Every module in the Proofscape library is recorded in its own file in a hierarchy of directories. Accordingly, each module has a unique "library path" or libpath, which is a dot-delimited path of identifiers naming directories from the top of the hierarchy downward until finally naming the module itself. (See section on libpaths below.)

There are in fact three main hierarchies in the library, and these are called lit, for "literature," xpan, for "expansions," and usr, for "user." See Fig. 1

Below we explain more about the lit and xpan hierarchies. This is essential knowledge for writing import statements in Proofscape modules, and it also explains what's going on with the libpaths that you see throughout the site.

The usr hierarchy contains a module for each registered user of Proofscape so that they can be named as author of expansions.

Fig. 1 Snapshot of a fragment of the Proofscape library


  1. The lit hierarchy
  2. The xpan hierarchy
  3. Advanced topics

1. The lit hierarchy

The lit hierarchy is for organising encodings of results from the existing mathematical literature. Here we understand the literature as broadly as can be -- anything from ancient Greece to the modern day.

The basic structure of the lit hierarchy is simple: first we have directories for authors; within each author's directory are folders for each of that author's works, be they books, journal articles, what have you; and within the folder for each work are individual Proofscape modules, one for each result in that work.

By "results" we mean theorems, propositions, lemmas, claims, corollaries, and the like. Even "line results" are included, since in older works (such as 19th century) it is not uncommon for an unnumbered statement in the midst of a paragraph to be cited later as "the claim on line 3, page 118," for example.

Literature modules

Modules in the lit hierarchy are called literature modules (as opposed to expansion modules which live in the xpan hierarchy, as covered below). They define deductions encoding results from the literature, along with their proofs.

As explained in the Proofscape Module Tutorial, the name of each deduction is assigned in the deduction preamble, and in modules in the lit hierarchy the naming scheme is very simple. To begin with,

The deduction encoding a result from the literature is always called Thm.

Note that it doesn't matter if the result is called "Theorem," "Proposition," "Lemma," or anything else where it appears in the literature; when encoded in Proofscape, it is called Thm.

As for proofs, here the naming scheme is also very simple. In most cases it is sufficient to encode the proof of a result in a single deduction, and in that case the deduction is always named Pf. In some cases a proof in the literature may be broken into several parts, or it may be necessary according to the rules of Proofscape to split a literature proof into several parts (see section below on partial proofs). In such cases the several proof deductions declared in a result module are to be named Pf1, Pf2, and so on.

If there is a single deduction encoding a proof from the literature it is always called Pf. If there are several, then they are called Pf1, Pf2, ...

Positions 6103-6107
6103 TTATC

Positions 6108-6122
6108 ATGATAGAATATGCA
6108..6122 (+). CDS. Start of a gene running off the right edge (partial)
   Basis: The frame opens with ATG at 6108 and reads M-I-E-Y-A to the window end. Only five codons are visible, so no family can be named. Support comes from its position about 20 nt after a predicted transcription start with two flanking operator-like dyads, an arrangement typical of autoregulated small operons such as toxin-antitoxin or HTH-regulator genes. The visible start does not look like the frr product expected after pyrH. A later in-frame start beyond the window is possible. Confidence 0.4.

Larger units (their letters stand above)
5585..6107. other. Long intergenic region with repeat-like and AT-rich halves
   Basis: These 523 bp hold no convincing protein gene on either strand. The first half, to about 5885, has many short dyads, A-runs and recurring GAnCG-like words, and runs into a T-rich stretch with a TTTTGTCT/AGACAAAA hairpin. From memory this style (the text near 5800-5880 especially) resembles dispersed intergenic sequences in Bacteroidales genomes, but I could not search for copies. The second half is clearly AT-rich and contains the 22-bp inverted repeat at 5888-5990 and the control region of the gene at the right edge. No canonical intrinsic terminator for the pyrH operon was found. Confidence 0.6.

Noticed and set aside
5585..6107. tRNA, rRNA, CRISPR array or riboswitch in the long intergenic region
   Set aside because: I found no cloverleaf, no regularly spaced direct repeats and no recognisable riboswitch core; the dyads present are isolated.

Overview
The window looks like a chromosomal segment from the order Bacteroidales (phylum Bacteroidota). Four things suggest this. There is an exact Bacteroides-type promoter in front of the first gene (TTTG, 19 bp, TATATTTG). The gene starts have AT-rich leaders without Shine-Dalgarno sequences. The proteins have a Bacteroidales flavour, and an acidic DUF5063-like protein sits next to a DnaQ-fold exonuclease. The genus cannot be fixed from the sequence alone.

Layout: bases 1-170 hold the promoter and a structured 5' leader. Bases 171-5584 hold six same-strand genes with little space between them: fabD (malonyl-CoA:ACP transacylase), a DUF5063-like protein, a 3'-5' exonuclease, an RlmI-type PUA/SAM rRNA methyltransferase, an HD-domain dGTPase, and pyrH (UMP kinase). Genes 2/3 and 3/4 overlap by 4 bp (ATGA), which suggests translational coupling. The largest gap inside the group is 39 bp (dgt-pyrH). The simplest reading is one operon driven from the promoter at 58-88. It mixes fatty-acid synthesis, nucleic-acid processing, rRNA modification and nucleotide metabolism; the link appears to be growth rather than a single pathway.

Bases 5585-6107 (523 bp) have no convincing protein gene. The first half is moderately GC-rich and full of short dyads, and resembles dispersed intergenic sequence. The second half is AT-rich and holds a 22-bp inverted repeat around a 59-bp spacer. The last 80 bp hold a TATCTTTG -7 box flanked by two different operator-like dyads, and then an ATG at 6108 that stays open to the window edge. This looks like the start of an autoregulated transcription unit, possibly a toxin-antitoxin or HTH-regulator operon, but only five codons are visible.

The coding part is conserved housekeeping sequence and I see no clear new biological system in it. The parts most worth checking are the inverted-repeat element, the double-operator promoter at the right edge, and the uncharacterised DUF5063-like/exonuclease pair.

To summarise, every literature module encodes precisely one result, and its proof; therefore,

Every literature module must define exactly one deduction named Thm, and either a single deduction named Pf or else several deductions named Pf1, Pf2, ...


Everything in the Proofscape library has a libpath, be it a module, a deduction, a node, an author, a user. These serve as unique identifiers for the entities in the library, allowing us to import them, and refer to them unambiguously. Libpaths have a simple format, consisting of a dot-delimited chain of identifiers.

For example,

libpath denotes
lit.Hilbert the author Hilbert
lit.Hilbert.ZB Hilbert's work, the Zahlbericht
lit.Hilbert.ZB.Thm118 Theorem 118 in this work
lit.Hilbert.ZB.Thm118.Pf1 "Proof 1", the proof of one of the two claims of this theorem
lit.Hilbert.ZB.Thm118.Pf1.SbPf a subdeduction in Proof 1
lit.Hilbert.ZB.Thm118.Pf1.SbPf.A30 an assertion node in the subproof
lit.Hilbert.ZB.Thm118.Pf1.E9 an existential introduction (or "exin") node in Proof 1
lit.Hilbert.ZB.Thm118.Pf1.E9.I1 an intro node inside the exin node

The parts of a libpath separated by the dots are called segments or "libsegs", and these are in some cases generated automatically, in other cases chosen judiciously when new works are added to the library on the Library Addition page.

The segments that name authors are generated automatically based on the authors' names. However only ASCII characters may be used, so for authors whose names use letters outside the basic Latin alphabet an ASCII transliteration must be provided.

The segments that refer to results within works are also generated automatically, and encode both the result type and the result number. For example:

In original workIn Proofscape
Theorem 15 Thm15
Proposition 2.4 Prop2_4
Lemma 8 Lem8
Corollary 3 Cor3
Claim 7 Claim7
Line 8 on page 227 Line8p227

When a new book is added to the library a libseg must be chosen for it. Since these codes only need to be unique in the namespace of works for the author in question, they generally can be quite short, and it is often good to simply use the initials of the title of the book, or a similar code indicative of the name or even a well-known nickname of the book. Thus for example the code for Hilbert's Zahlbericht is simply ZB.